Artwork by Don Reichert,  Untitled (Abstraction in Blues)
Thumbnail of Artwork by Don Reichert,  Untitled (Abstraction in Blues) Thumbnail of Artwork by Don Reichert,  Untitled (Abstraction in Blues) Thumbnail of Artwork by Don Reichert,  Untitled (Abstraction in Blues)

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Cowley Abbott
326 Dundas St West
Toronto ON M5T 1G5
Ph. 1(416)479-9703

Lot #18

Don Reichert
Untitled (Abstraction in Blues)

acrylic on canvas
signed on the stretcher
41 x 68 ins ( 104.1 x 172.7 cms )

Estimated: $2,000.00$1,500.00 - $2,000.00

Closes October 26th at 02:00:00 PM EDT

Estimated: $2,000.00$1,500.00 - $2,000.00

Next bid is $1,300.00

Current bid is $1,200.00
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Provenance:
Estate of the artist
Private Collection, Winnipeg
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Preview this item at:

Cowley Abbott
326 Dundas St West
Toronto ON M5T 1G5
Ph. 1(416)479-9703


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Don Reichert
(1932 - 2013) RCA

While primarily a painter in the abstract expressionist tradition, Don Reichert was also notable as a photographer and digital media artist. Born in Libau, Manitoba in 1932 to parents who had immigrated from Austria, he studied art at the University of Manitoba 1953-57, San Miguel de Allende, Mexico 1957-58), and St. Ives, UK 1962-63.

From the late 1950s through the early 2000s Reichert exhibited regularly. Highlights include:
1962, Don K. Reichert, Beaverbrook Gallery
1968, Don Reichert and George Wood, National Gallery of Canada
1974, Reichert Centennial Exhibit, Winnipeg Art Gallery
1983, RCA Exhibit Paintings from the Landscape, Winnipeg Art Gallery
1992, Retrospective, Winnipeg Art Gallery
1992, Headcount, Art Gallery of Southwestern Manitoba
2000, Rough Jazz: Painting on the Rocks, Grand Forks Art Gallery, BC
2005, Nature Morph, Canadian Embassy in Washington, DC
2005, Bridge Reconstruction, Confederation Centre of the Arts, PEI
2008, Idot and Megapixels: Reichert and Ewa Tarsia, Buhler Gallery

He taught in the School of Art at the University of Manitoba for over two decades, and was esteemed by students as a thoughtful instructor. After retirement he was granted Emeritus status.

His early career earned praise from renowned critic Clement Greenberg, among others. Reichert moved on to produce work that is held in many notable public, corporate and private collections, including the National Gallery of Canada, the Art Gallery of Ontario, the Montreal Museum of Fine Art, and the Canada Council Art Bank, the Winnipeg Art Gallery, the University of Manitoba School of Art, and the Buhler Gallery among others.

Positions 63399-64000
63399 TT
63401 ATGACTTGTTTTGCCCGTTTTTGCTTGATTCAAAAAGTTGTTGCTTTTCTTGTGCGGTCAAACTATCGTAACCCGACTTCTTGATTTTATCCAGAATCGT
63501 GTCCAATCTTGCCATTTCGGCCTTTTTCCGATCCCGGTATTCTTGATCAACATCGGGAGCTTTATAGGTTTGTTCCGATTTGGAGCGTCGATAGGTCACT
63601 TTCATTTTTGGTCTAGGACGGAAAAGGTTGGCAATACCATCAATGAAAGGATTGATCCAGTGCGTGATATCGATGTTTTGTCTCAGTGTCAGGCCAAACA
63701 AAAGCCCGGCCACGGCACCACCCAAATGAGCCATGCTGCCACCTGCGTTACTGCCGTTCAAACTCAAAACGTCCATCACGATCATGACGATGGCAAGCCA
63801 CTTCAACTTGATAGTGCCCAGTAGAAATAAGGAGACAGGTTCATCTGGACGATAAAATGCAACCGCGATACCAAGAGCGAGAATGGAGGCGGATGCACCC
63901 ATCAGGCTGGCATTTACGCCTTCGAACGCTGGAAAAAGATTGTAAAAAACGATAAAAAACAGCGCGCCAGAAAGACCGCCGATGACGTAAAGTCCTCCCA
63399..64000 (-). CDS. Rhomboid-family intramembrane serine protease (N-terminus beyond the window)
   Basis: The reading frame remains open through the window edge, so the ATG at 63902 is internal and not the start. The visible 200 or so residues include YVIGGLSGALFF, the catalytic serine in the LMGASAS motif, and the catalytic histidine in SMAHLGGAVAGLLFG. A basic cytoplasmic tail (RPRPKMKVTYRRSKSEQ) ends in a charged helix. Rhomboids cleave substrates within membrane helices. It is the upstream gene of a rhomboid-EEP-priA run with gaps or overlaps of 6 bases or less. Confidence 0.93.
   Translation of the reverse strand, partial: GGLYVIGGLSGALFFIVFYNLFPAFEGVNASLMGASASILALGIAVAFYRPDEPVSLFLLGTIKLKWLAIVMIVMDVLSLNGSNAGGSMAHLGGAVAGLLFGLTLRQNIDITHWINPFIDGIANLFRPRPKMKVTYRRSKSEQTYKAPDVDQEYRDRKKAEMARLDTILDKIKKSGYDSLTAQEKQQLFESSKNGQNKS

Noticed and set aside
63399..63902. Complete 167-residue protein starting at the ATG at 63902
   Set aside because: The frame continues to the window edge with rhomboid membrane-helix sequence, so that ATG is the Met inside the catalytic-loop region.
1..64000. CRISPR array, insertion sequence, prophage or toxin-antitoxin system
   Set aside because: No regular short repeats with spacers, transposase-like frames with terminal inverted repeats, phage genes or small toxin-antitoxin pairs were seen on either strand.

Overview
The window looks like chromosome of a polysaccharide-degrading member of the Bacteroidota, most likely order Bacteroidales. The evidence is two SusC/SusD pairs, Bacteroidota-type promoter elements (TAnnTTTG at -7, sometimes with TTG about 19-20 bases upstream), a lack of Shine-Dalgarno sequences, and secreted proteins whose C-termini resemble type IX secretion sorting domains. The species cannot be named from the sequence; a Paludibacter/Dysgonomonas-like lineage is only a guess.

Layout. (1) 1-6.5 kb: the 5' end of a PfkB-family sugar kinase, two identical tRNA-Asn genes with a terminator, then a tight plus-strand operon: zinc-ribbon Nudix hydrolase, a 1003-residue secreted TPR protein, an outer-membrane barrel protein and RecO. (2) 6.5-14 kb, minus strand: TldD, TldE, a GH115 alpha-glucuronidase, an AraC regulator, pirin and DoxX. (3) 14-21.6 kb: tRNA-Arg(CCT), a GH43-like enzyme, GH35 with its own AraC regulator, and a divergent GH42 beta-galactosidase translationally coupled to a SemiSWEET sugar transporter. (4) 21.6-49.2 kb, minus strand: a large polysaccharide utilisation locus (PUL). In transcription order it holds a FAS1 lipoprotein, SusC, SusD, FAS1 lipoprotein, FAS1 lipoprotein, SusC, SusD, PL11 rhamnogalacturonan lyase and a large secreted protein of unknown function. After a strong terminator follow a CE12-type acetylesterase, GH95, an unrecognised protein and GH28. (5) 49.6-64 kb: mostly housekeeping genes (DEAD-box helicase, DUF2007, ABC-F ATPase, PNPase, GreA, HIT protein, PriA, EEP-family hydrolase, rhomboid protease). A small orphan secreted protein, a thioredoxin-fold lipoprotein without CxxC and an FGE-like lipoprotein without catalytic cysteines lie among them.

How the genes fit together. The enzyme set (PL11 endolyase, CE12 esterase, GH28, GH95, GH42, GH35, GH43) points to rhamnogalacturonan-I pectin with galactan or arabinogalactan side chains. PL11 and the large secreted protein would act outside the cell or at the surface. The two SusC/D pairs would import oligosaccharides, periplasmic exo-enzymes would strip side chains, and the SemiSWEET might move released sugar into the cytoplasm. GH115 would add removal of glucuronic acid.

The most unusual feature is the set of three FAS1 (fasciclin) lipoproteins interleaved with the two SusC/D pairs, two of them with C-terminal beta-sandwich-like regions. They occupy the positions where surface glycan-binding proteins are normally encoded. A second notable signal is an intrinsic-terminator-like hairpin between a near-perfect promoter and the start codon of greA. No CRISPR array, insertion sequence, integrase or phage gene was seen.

Reichert's early work drew on European modernism, and American abstraction. Later significant strands of his work included techniques of Japanese Sumi calligraphy which he applied throughout his career often in combination with colour field composition and later with his ground breaking use of adopting direct physical characteristics of the Precambrian Shield on his large canvases. He also explored pre-contact Mayan skull motifs to represent life and death of the individual and of a population, which coincided with “Desert Storm” in Iraq.

Multimedia works include photographs that have been painted over, often with elegant splattering or dripping evoking, and emulating gestures seen and felt in nature, or composed into montaged geometric suites of photographs. Reichert used his pilot’s license and painter’s eye to take aerial photographs, capturing compositions of agriculture and infrastructure which betray their original context.

His late career delved deeply into digital photography, using images from nature and the urban landscape, transforming them, finding whim in logarithmic chance.

Reichert was also a founding member of the arts magazine Border Crossing and a senior artist in the artist run SITE Gallery in Winnipeg (1995-2005).

His career to 1994 was summarized and published in “Don Reichert-A Life in Work” by Meeka Walsh, Robert Enright, Shirley Madill and Robert MaCaskill, Winnipeg Art Gallery, 1995.
In 2022 Reichert’s work will be included a book titled “Western Voices in Canadian Art” by Patricia Bovey. A planned monograph by the same author is scheduled for 2025-2026.

Don Reichert died in September 2013.

We extend our thanks to the estate of the artist for the preceding essay.